Is the UK property market set for a downturn

  TopCat® 00:42 01 Oct 2007
Locked

anytime soon? I think it is and there's going to be many more worried people facing increased repayments than at present. Not a happy subject to start the week with, but it is something that's got to be faced up to eventually, in my opinion.

To those most concerned or interested I recommend listening to this radio programme while it is still available. It runs for twenty-eight minutes but really focuses the mind. TC. click here

  robgf 01:17 01 Oct 2007

I suspect the market has already slowed. Houses were changing hands very quickly in our area, but I notice that over the last few months, houses are taking a lot longer to sell and there seems to be a surplus.
These are mainly homes in the lower end, around the 150 200 thousand mark.

Interestingly, there are a lot of cars being put up for sale around the village, with for sale notices stuck to the windows. This happened at the start of the last big recession, as people were struggling to meet repayements.

  GANDALF <|:-)> 08:26 01 Oct 2007

At the beginning of the year a friend of mine bought 6 flats in Birmingham, off plan, for £175k each. They are now selling for £140k (offers) and he cannot get anyone to rent them although he has dropped the rent by 25%. According to her there is a similar tale in Liverpool, Manchester etc. with over supply of BTL flats. Houses around me in the Cotswolds can be bought for 10% less than asking and if you own one in one of the recently flooded areas you can forget selling it. Although houses have not gone down in advertised price you can get a hefty discount especially if you are ready to move.

Flats in large cities are going to be a real problem in 2008 and if I had bought loads of BTL flats I would be a very worried person indeed.

G

  DrScott 09:02 01 Oct 2007

I was looking for a new house with my wife we were astonished by the number of houses that had been on the market for nearly year, and by how much vendors had dropped their asking price. One had dropped theirs by £100,000 - and was still overvalued in my opinion!

The market is settling. London houses still go for stupid money, but at last people and estate agents are starting to get a little more realistic about the value of homes.

  newman35 09:18 01 Oct 2007

Anyone ready to buy - do it now.
As sure as night follows day, prices will start to rise again in a few weeks when this latest 'scare' in the finance markets recedes. There is still a shortage of houses in the UK and until this is rectified (as if!!) then houses will always be needed and thus priced accordingly.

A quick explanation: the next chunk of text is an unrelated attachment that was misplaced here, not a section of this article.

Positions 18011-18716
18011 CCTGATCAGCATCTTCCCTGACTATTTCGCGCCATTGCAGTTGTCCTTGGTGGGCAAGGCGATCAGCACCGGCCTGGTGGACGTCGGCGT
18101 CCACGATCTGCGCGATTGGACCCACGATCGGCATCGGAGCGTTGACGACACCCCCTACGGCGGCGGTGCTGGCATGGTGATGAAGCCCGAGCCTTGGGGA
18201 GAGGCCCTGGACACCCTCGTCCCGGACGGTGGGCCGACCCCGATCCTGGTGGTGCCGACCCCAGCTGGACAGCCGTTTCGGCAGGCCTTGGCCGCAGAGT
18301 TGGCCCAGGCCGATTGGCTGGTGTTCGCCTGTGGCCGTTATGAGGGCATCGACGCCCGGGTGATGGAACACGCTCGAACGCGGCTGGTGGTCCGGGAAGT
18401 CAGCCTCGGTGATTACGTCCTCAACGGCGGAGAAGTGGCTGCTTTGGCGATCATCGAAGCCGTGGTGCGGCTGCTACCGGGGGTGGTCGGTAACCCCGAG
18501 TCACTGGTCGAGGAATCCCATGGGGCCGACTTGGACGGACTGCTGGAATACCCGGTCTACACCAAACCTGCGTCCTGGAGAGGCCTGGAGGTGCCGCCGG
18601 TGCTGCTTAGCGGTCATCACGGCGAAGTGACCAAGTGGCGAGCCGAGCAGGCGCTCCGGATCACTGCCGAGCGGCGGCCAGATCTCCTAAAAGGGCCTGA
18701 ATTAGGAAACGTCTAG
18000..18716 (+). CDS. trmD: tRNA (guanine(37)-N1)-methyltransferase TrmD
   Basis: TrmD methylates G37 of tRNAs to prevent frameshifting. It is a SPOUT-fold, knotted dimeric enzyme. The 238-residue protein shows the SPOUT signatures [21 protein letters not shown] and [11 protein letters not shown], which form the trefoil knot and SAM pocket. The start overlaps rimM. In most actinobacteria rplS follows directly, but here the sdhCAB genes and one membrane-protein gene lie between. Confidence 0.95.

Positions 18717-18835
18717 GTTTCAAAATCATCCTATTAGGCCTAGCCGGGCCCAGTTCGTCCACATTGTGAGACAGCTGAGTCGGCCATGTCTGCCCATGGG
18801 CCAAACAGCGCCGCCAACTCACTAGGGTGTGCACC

GANDALF <|:-)> 09:59 01 Oct 2007

'There is still a shortage of houses in the UK'..rubbish, there is a shortage of AFFORDABLE houses but no shortage of houses as such.

'when this latest 'scare' in the finance markets recedes'..prices of flats in large cities have been falling steadily throughout the year. It had nothing to do with recent financial events. Houses around me have been slow to sell for a year or more and 12 months to sell is not unusual. You have been able to knock off 10% for over a year now.

G

  newman35 11:05 01 Oct 2007

"It had nothing to do with recent financial events."
To paraphrase someone (I seem to forget who!!) - 'eyes raise'.

  TopCat® 11:19 01 Oct 2007

Should have checked it after posting. click here and scroll down to "File on Four"

Gandalf and others will hear about the rental and selling difficulties of flats, etc. TC.

  spuds 11:26 01 Oct 2007

Like Gandalf, I have a friend in property development, with a number of BTL's in his portfolio. Costs of repairs have increased, but he as had need to reduce rent's to new tenants, and keep full occupancy of his properties.

Most of his properties are/were obtained via auctions and 'reduced price' instant sales. He at the moment is holding fast, before making further commitments.

Most of his tenant's were once home owners, but the burden of home ownership became to much for them, so it was a situation of sell and rent back in some cases.

  natdoor 11:51 01 Oct 2007

It is highly probable that there will a correction in the housing market. Hopefully it will not be too severe. However, the expectations of some buy to let investors are totally unrealistic. To expect to take possession of an appreciating asset which someone else pays for in the form of rent at a level to cover all outgoings or even to provide a profit is clearly unsustainable. Many who invested some time ago may have secured huge gains and can afford to sell out if prices fall. Those who entered the market more recently may suffer severely.


Clearly some form of regulation is required, perhaps limiting the mortgage permitted on a BTL at, say, 50% of the price paid for the property. Or maybe some enhanced tenants rights, as used to exist with sitting tenants, would curb the gambling instinct of those who see BTL as an easy way of getting something for nothing.

  natdoor 11:51 01 Oct 2007

It is highly probable that there will a correction in the housing market. Hopefully it will not be too severe. However, the expectations of some buy to let investors are totally unrealistic. To expect to take possession of an appreciating asset which someone else pays for in the form of rent at a level to cover all outgoings or even to provide a profit is clearly unsustainable. Many who invested some time ago may have secured huge gains and can afford to sell out if prices fall. Those who entered the market more recently may suffer severely.


Clearly some form of regulation is required, perhaps limiting the mortgage permitted on a BTL at, say, 50% of the price paid for the property. Or maybe some enhanced tenants rights, as used to exist with sitting tenants, would curb the gambling instinct of those who see BTL as an easy way of getting something for nothing.

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